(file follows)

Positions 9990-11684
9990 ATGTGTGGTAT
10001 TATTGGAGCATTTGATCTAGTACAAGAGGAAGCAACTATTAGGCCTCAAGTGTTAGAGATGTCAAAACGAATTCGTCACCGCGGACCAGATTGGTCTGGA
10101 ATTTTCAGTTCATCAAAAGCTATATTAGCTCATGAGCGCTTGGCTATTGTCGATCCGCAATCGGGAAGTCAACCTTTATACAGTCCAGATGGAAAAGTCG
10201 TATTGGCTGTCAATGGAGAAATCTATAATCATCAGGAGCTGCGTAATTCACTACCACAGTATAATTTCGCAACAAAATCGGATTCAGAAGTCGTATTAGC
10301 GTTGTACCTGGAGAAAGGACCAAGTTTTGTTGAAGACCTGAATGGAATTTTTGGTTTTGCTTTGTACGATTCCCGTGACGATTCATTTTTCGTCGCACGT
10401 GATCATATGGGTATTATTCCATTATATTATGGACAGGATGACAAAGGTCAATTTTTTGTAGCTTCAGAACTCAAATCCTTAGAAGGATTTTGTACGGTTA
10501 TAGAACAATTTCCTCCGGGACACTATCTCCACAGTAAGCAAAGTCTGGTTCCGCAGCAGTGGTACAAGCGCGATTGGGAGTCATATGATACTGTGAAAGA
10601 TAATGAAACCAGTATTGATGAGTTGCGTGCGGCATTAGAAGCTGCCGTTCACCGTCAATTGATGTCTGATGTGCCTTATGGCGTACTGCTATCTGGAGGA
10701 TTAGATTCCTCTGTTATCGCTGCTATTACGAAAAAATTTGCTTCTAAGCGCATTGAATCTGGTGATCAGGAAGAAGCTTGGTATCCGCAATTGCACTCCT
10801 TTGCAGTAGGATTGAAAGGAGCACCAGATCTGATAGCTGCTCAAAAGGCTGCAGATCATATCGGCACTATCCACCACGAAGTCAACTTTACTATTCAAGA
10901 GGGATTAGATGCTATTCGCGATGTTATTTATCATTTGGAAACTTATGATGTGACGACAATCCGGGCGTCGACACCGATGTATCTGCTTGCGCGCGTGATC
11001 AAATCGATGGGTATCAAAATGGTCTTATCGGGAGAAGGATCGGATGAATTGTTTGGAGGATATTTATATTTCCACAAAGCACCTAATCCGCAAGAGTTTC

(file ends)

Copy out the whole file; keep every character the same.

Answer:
Positions 9990-11684
9990 ATGTGTGGTAT
10001 TATTGGAGCATTTGATCTAGTACAAGAGGAAGCAACTATTAGGCCTCAAGTGTTAGAGATGTCAAAACGAATTCGTCACCGCGGACCAGATTGGTCTGGA
10101 ATTTTCAGTTCATCAAAAGCTATATTAGCTCATGAGCGCTTGGCTATTGTCGATCCGCAATCGGGAAGTCAACCTTTATACAGTCCAGATGGAAAAGTCG
10201 TATTGGCTGTCAATGGAGAAATCTATAATCATCAGGAGCTGCGTAATTCACTACCACAGTATAATTTCGCAACAAAATCGGATTCAGAAGTCGTATTAGC
10301 GTTGTACCTGGAGAAAGGACCAAGTTTTGTTGAAGACCTGAATGGAATTTTTGGTTTTGCTTTGTACGATTCCCGTGACGATTCATTTTTCGTCGCACGT
10401 GATCATATGGGTATTATTCCATTATATTATGGACAGGATGACAAAGGTCAATTTTTTGTAGCTTCAGAACTCAAATCCTTAGAAGGATTTTGTACGGTTA
10501 TAGAACAATTTCCTCCGGGACACTATCTCCACAGTAAGCAAAGTCTGGTTCCGCAGCAGTGGTACAAGCGCGATTGGGAGTCATATGATACTGTGAAAGA
10601 TAATGAAACCAGTATTGATGAGTTGCGTGCGGCATTAGAAGCTGCCGTTCACCGTCAATTGATGTCTGATGTGCCTTATGGCGTACTGCTATCTGGAGGA
10701 TTAGATTCCTCTGTTATCGCTGCTATTACGAAAAAATTTGCTTCTAAGCGCATTGAATCTGGTGATCAGGAAGAAGCTTGGTATCCGCAATTGCACTCCT
10801 TTGCAGTAGGATTGAAAGGAGCACCAGATCTGATAGCTGCTCAAAAGGCTGCAGATCATATCGGCACTATCCACCACGAAGTCAACTTTACTATTCAAGA
10901 GGGATTAGATGCTATTCGCGATGTTATTTATCATTTGGAAACTTATGATGTGACGACAATCCGGGCGTCGACACCGATGTATCTGCTTGCGCGCGTGATC
11001 AAATCGATGGGTATCAAAATGGTCTTATCGGGAGAAGGATCGGATGAATTGTTTGGAGGATATTTATATTTCCACAAAGCACCTAATCCGCAAGAGTTTC